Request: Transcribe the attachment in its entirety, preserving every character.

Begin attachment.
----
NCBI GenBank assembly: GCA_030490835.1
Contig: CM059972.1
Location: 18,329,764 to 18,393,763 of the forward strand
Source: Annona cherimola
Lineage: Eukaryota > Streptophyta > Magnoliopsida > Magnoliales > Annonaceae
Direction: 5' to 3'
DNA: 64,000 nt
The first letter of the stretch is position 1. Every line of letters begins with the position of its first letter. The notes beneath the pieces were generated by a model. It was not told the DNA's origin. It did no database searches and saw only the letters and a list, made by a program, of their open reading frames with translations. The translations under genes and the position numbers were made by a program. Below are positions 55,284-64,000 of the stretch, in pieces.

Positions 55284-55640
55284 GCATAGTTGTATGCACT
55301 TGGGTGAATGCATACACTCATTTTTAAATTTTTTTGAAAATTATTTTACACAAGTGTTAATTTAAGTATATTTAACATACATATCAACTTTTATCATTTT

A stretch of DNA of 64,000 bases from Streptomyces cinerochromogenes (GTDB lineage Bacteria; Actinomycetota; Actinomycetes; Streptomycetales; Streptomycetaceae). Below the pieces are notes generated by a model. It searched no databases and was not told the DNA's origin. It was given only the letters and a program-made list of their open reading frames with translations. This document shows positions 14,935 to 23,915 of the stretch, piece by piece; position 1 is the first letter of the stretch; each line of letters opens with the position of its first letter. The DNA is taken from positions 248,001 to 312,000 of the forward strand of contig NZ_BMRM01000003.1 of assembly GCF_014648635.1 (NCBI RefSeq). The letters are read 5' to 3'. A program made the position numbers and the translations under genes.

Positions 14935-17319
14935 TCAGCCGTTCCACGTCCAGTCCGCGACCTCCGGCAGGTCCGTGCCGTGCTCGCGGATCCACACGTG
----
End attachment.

NCBI GenBank assembly: GCA_030490835.1
Contig: CM059972.1
Location: 18,329,764 to 18,393,763 of the forward strand
Source: Annona cherimola
Lineage: Eukaryota > Streptophyta > Magnoliopsida > Magnoliales > Annonaceae
Direction: 5' to 3'
DNA: 64,000 nt
The first letter of the stretch is position 1. Every line of letters begins with the position of its first letter. The notes beneath the pieces were generated by a model. It was not told the DNA's origin. It did no database searches and saw only the letters and a list, made by a program, of their open reading frames with translations. The translations under genes and the position numbers were made by a program. Below are positions 55,284-64,000 of the stretch, in pieces.

Positions 55284-55640
55284 GCATAGTTGTATGCACT
55301 TGGGTGAATGCATACACTCATTTTTAAATTTTTTTGAAAATTATTTTACACAAGTGTTAATTTAAGTATATTTAACATACATATCAACTTTTATCATTTT

A stretch of DNA of 64,000 bases from Streptomyces cinerochromogenes (GTDB lineage Bacteria; Actinomycetota; Actinomycetes; Streptomycetales; Streptomycetaceae). Below the pieces are notes generated by a model. It searched no databases and was not told the DNA's origin. It was given only the letters and a program-made list of their open reading frames with translations. This document shows positions 14,935 to 23,915 of the stretch, piece by piece; position 1 is the first letter of the stretch; each line of letters opens with the position of its first letter. The DNA is taken from positions 248,001 to 312,000 of the forward strand of contig NZ_BMRM01000003.1 of assembly GCF_014648635.1 (NCBI RefSeq). The letters are read 5' to 3'. A program made the position numbers and the translations under genes.

Positions 14935-17319
14935 TCAGCCGTTCCACGTCCAGTCCGCGACCTCCGGCAGGTCCGTGCCGTGCTCGCGGATCCACACGTG